With the parchment now prepared to take ink, the scribe would set about cutting the quills and making the ink needed for the text.

The best feathers to use are the 5 or so outer wing feathers of a goose or swan. Once these feathers were cured (being left to dry out for a few months, or by being soaked in water then plunged into heated sand), they were Medieval calligraphyready to be cut. The greasy outer skin and pith within the barrel of the feather would be removed, then a penknife was used to make two cuts to approximate the look of a fountain pen nib. Then a slit would be cut up the center of the nib, and finally the end would be cut straight across to make a crisp, square tip. This tip would have to be regularly re-cut as the scribe worked, as often as 60 times a day.

Two different types of ink were used in manuscripts. They were carbon ink, made from charcoal or lamp-black mixed with gum, and oak-gall ink, made from oak galls and ferrous sulphate with some gum added as a thickener.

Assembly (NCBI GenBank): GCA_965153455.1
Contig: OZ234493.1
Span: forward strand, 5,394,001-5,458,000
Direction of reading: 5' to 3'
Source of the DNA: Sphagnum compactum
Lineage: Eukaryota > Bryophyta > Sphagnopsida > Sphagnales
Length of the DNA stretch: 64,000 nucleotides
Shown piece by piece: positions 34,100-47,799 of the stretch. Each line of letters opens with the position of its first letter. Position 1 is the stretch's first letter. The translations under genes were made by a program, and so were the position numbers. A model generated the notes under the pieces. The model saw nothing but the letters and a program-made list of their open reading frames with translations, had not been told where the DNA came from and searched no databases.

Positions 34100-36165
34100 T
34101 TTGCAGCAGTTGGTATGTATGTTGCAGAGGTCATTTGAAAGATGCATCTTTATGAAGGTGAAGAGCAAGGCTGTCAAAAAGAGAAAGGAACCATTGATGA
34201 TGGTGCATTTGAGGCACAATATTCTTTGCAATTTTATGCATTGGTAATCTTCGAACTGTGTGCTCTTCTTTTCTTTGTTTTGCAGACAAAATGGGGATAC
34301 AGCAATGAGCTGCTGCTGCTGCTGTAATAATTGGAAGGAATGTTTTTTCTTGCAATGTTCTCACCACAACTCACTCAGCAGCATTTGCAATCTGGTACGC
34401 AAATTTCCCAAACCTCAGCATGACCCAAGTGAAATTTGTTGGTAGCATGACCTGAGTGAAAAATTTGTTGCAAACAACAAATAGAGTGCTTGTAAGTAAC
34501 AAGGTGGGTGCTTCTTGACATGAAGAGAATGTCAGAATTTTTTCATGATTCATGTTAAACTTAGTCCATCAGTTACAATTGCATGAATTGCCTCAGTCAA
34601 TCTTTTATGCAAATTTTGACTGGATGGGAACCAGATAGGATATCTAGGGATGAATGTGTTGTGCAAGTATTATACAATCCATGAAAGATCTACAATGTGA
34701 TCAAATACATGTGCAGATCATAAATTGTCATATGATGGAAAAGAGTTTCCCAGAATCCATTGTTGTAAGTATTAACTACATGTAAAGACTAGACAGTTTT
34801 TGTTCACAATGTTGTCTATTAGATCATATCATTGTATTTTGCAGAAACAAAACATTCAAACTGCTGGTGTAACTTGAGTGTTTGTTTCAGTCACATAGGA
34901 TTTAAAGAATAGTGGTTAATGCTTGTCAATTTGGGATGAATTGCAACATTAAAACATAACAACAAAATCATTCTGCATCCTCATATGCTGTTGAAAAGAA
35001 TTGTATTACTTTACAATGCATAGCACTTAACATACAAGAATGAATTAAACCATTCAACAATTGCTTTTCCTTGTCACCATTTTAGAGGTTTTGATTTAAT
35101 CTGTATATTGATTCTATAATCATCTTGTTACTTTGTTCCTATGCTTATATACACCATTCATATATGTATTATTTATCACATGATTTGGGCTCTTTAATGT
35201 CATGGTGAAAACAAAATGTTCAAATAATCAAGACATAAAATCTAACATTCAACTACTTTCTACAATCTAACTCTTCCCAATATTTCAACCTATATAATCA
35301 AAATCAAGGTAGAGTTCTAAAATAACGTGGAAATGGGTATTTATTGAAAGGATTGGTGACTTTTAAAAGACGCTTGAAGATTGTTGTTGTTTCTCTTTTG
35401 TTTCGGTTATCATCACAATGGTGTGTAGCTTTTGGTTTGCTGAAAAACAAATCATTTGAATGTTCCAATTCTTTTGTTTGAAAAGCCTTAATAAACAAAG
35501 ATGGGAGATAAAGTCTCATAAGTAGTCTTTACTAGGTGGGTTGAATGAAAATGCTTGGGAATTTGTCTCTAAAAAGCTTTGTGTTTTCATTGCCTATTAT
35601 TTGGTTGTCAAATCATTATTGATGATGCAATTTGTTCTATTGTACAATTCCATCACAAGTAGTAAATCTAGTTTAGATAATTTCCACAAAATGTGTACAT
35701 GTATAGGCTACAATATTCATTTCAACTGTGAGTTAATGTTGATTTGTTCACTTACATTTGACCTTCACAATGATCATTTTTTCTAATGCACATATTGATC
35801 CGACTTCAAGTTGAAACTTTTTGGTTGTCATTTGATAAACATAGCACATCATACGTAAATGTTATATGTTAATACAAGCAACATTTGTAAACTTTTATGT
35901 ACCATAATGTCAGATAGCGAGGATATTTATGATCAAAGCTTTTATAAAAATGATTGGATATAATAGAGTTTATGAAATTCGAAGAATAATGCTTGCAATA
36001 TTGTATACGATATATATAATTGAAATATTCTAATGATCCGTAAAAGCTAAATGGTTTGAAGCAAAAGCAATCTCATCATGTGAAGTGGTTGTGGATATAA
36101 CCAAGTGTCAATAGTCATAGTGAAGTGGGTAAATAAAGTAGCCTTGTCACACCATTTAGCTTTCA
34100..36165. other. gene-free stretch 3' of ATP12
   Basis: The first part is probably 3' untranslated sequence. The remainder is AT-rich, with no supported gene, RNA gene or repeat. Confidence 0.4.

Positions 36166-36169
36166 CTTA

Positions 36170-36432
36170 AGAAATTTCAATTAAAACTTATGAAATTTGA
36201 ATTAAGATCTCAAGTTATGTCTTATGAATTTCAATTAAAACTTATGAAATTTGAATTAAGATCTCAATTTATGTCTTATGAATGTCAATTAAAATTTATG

Oak galls are small, marble-sized growths which appear most often on the leaves and twigs of oak trees. They are formed when a gall wasp lays its egg on the bud of a tree. A soft, pale green sphere forms around the larva, and when it is fully-grown the wasp bores its way out and flies off, leaving the hard oak-gall behind, which is now rich in tannic and gallic acids. These galls would then be crushed and infused with water and left to soak for a few days in the sun or by the fire. Then ferrous sulphate, or copperas, is added to the oak gall mixture and the resulting ink slowly turns from pale brown to black.

Calligraphic styles changed considerably over the years that these magnificent manuscripts were produced, and professional scribes were capable of reproducing any number of different types of fonts. Copying the text from one manuscript to another would take approximately one week, at which time the finished text would be handed over to the illuminator for gilding.




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